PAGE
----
Mandatory employee compliance training typically consists of basic slide presentations delivering policies and procedures. Without a storyline or conversation, our engagement relies solely on duty and discipline rather than genuine interest. Consequently, retention plummets to dismally low levels shortly after reading or viewing.

Storytelling flips the script from a dull delivery to a dynamic journey. By rooting information in a narrative context featuring relatable protagonists and antagonists, we become invested in the outcome with our perspective mentors along the way. This (re)learning through surrogate experience allows key principles to become embedded in our professional practice. Within education and training programs, the power of a strong narrative provides a robust framework for truly engaging learner journeys.

Turning Ancient Tales Into Modern Training Models: 3 Storytelling Structures For Employee Training

Storytelling has forever been integral across cultures as a vehicle for sharing wisdom. Several enduring narrative frameworks have become anchors in modern instructional methodology. These models provide research-backed sequencing to facilitate comprehension and transformative learning. By incorporating elements of ancient folktales and myths within the flow of training content, educators can use the power of stories that stick with us across lifetimes.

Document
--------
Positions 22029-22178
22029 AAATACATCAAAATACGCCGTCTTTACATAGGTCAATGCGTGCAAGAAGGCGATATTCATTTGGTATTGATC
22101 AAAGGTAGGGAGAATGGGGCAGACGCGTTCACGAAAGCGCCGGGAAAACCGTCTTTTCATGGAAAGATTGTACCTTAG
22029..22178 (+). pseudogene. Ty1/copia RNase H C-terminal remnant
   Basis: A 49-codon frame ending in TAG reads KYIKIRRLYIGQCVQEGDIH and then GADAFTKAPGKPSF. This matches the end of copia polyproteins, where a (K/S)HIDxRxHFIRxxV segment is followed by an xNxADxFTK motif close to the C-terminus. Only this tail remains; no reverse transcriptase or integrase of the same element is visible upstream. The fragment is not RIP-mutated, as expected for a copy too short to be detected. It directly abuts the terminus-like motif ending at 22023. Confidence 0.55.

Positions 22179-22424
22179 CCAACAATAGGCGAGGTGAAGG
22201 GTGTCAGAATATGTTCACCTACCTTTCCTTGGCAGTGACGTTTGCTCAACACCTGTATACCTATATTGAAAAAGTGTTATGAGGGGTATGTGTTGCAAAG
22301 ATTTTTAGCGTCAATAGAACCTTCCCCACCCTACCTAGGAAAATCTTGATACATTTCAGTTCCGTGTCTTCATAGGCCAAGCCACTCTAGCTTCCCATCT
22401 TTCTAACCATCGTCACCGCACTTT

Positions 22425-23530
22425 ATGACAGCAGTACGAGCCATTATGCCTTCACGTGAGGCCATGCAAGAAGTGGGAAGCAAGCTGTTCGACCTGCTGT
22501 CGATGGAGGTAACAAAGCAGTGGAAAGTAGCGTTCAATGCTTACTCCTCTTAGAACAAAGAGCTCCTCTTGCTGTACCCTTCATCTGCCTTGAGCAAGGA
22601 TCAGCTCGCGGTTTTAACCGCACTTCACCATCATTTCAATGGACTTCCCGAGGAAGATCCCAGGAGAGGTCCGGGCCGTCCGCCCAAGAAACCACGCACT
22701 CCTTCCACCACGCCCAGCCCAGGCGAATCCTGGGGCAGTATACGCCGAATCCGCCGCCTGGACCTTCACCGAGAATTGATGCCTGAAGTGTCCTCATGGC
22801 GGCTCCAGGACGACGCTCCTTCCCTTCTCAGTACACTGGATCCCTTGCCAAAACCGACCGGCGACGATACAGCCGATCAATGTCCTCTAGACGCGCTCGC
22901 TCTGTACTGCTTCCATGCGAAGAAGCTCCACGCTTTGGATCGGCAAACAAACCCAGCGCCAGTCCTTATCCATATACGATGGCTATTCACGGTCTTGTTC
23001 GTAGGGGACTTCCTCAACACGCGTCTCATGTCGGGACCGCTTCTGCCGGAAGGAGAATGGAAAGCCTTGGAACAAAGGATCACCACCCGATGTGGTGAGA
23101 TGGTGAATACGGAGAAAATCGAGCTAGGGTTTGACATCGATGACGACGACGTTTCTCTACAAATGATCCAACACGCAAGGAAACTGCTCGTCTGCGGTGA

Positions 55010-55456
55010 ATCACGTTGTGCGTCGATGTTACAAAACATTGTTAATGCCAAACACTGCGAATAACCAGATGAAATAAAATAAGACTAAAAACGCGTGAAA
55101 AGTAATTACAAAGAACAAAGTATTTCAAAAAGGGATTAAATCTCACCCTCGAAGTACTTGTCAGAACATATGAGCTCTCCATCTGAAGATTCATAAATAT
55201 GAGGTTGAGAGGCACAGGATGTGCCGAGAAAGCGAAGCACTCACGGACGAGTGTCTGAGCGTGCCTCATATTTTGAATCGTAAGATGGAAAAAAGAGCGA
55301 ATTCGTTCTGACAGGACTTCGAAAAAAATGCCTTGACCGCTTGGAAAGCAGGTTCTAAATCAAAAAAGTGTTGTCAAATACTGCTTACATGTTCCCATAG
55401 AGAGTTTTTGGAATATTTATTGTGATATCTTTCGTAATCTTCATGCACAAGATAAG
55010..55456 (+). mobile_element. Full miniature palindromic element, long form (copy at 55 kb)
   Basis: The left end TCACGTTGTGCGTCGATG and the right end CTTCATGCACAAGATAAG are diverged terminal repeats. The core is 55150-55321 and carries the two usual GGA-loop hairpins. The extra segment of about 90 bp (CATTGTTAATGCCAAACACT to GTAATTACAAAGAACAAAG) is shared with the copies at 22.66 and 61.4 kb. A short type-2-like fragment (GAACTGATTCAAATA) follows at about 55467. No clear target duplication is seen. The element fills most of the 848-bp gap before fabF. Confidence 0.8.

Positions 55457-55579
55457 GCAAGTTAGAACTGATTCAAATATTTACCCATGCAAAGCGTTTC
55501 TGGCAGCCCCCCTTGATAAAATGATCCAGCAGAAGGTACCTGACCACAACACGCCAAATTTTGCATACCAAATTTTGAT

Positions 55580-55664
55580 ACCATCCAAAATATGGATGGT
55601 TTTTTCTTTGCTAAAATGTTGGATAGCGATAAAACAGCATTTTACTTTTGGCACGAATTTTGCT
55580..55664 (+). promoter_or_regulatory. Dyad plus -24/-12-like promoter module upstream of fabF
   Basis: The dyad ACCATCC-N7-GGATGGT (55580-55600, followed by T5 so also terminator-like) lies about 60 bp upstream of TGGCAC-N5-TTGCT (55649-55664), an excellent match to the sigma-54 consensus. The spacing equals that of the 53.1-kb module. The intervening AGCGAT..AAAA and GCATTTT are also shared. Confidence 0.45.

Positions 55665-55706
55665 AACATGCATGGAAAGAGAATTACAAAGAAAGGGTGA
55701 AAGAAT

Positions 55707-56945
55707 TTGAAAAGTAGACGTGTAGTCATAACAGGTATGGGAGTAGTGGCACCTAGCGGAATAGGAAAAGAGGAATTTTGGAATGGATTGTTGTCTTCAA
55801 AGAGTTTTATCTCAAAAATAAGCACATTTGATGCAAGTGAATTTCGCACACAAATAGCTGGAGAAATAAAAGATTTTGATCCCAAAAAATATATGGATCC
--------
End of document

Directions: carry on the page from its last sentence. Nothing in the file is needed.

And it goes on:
Let's trace how three timeless story structures can elevate your corporate training programs.

1. David Kolb’s Experiential Learning Cycle

Kolb’s Learning Cycle [1] aligns with the iterative progression of having an experience, reflecting, conceptualizing, and actively experimenting. Following these distinct stages allows learners to cement lessons through an arc of doing, thinking, understanding, and applying.

David A. Kolb's Experiential Learning Cycle is a great tool for crafting corporate training content. It's based on four stages:

  1. Concrete Experience
    Start by offering a hands-on experience or a real-world scenario that employees can relate to. It could be a case study, simulation, or practical exercise that engages them directly.
  2. Reflective Observation
    Encourage participants to reflect on their experience. Ask questions like "What happened?" or "What did you learn?" This step helps them analyze and understand the experience better.
  3. Abstract Conceptualization
    Now, help them make connections. Introduce theories, models, or concepts that relate to their experience. Explain how these ideas apply to the real-world situation they encountered.
  4. Active Experimentation
    Finally, encourage them to apply what they've learned. Provide opportunities for them to practice their new knowledge or skills in their work environment.